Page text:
KUALA LUMPUR, April 24 — DAP chairman Lim Guan Eng today questioned the authorities over what he perceived as a lack of effort to bring fugitive Malaysian blogger Raja Petra Kamarudin back for investigation over his many questionable allegations published online.
Instead, the Bagan MP noted the Malaysian Anti-Corruption Commission’s (MACC) swift investigation into the blogger’s recent allegation on the purportedly “unexplained wealth” of a judge who had tried and found former prime minister Datuk Seri Najib Razak guilty of multiple counts of misusing RM42 million belonging to government-owned SRC International Sdn Bhd.
“Even though RPK is hiding in London, he should be asked to return to subject himself to be thoroughly investigated.
“If RPK refuses to return and if there are sufficient grounds for criminal charges to be filed then RPK should be extradited,” Lim said in a statement, referring to the Malay Today blogger by his online handle.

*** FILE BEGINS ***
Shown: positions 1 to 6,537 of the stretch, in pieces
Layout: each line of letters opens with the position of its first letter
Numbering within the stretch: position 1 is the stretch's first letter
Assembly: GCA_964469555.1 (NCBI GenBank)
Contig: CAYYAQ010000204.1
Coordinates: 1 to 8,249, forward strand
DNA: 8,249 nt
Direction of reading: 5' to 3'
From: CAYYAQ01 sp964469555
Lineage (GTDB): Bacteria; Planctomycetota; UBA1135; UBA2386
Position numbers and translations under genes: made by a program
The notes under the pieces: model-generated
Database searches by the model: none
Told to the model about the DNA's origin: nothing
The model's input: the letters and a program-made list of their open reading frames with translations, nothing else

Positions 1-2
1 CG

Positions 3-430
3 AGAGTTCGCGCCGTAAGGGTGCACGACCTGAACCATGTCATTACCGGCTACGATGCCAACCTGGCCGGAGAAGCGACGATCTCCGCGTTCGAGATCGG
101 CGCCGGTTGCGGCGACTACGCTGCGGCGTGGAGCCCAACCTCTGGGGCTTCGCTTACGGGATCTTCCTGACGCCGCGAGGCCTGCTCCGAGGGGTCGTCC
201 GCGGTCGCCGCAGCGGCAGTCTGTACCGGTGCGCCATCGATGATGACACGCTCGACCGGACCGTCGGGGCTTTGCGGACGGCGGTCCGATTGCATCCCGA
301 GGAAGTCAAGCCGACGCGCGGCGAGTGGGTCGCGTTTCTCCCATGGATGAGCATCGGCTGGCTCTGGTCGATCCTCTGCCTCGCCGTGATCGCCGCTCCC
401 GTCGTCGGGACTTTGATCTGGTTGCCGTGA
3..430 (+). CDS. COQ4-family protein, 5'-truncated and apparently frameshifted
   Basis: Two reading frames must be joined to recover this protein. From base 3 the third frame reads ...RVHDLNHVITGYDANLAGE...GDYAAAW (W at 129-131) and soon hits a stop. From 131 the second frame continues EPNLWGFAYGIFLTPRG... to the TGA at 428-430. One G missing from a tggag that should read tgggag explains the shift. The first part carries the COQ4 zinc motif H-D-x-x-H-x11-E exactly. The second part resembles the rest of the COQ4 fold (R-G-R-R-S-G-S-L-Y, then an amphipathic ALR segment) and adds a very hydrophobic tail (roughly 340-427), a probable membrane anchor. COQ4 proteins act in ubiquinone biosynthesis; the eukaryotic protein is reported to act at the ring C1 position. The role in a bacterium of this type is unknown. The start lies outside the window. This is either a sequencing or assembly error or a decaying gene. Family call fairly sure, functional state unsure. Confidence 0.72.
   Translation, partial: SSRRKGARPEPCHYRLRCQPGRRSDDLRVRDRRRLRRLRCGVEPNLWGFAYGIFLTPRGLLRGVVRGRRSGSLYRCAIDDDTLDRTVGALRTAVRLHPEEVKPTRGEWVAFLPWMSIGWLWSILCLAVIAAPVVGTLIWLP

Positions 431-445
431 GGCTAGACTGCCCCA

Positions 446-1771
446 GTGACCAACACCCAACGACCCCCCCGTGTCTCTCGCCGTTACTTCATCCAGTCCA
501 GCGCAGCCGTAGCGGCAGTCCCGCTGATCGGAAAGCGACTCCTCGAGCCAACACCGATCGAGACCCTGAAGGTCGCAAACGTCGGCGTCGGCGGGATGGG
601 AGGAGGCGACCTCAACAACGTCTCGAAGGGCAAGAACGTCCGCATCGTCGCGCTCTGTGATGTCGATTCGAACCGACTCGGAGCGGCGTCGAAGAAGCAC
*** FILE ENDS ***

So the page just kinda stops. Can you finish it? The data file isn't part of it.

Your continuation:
Raja Petra has been on the run from Malaysian law since April 2009 when he failed to turn up in court for his sedition trial over an open letter on the then Perak constitutional crisis. He is widely believed to be living in the UK.
The Opposition lawmaker was referring to Raja Petra’s April 20 article against Court of Appeal Judge Datuk Mohd Nazlan Mohd Ghazali.
Nazlan was the judge who presided over Najib’s year-long SRC International trial at the High Court that began in April 2019 and delivered the guilty verdict in July 2020.
Nazlan was elevated to the Court of Appeal judge in February this year.
The judge has since filed a police report denying the claims and called the article titled “Judge Mohd Nazlan being investigated for unexplained RM1 million in his bank account” baseless and malicious.
MACC chief chief Tan Sri Azam Baki told The Star that investigations into the allegation started after the commission received a complaint and not because of the online allegations.
In his statement, Lim also questioned the MACC’s failure to act as speedily in looking into the proxy trading allegations against Azam in which his name was used by his brother Nasir Baki to purchase millions of shares in two public listed companies back in 2015.
Azam denied the allegations and the Securities Commission (SC) cleared the MACC chief of violating trading laws in January.
The SC said it did not conclusively find that Azam committed any breach under Section 25(4) Securities Central Depository Act 1991 (SICDA) that a trading account must be opened in the name of the beneficial owner or authorised nominee.
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